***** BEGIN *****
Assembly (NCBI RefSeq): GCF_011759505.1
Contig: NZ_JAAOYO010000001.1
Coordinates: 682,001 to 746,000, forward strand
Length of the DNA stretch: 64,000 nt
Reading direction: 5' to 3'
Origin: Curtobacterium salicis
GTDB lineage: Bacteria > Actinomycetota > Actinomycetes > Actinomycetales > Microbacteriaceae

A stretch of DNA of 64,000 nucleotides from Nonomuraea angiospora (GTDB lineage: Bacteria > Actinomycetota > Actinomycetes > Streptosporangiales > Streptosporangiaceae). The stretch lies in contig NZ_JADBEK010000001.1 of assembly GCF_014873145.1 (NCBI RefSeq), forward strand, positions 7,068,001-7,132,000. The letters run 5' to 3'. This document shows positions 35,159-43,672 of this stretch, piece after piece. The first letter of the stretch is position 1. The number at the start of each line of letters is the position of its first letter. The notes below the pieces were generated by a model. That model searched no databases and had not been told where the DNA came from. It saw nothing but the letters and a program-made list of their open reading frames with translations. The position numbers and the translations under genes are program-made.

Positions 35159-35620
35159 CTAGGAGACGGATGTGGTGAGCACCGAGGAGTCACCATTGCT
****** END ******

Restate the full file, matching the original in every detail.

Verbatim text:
Assembly (NCBI RefSeq): GCF_011759505.1
Contig: NZ_JAAOYO010000001.1
Coordinates: 682,001 to 746,000, forward strand
Length of the DNA stretch: 64,000 nt
Reading direction: 5' to 3'
Origin: Curtobacterium salicis
GTDB lineage: Bacteria > Actinomycetota > Actinomycetes > Actinomycetales > Microbacteriaceae

A stretch of DNA of 64,000 nucleotides from Nonomuraea angiospora (GTDB lineage: Bacteria > Actinomycetota > Actinomycetes > Streptosporangiales > Streptosporangiaceae). The stretch lies in contig NZ_JADBEK010000001.1 of assembly GCF_014873145.1 (NCBI RefSeq), forward strand, positions 7,068,001-7,132,000. The letters run 5' to 3'. This document shows positions 35,159-43,672 of this stretch, piece after piece. The first letter of the stretch is position 1. The number at the start of each line of letters is the position of its first letter. The notes below the pieces were generated by a model. That model searched no databases and had not been told where the DNA came from. It saw nothing but the letters and a program-made list of their open reading frames with translations. The position numbers and the translations under genes are program-made.

Positions 35159-35620
35159 CTAGGAGACGGATGTGGTGAGCACCGAGGAGTCACCATTGCT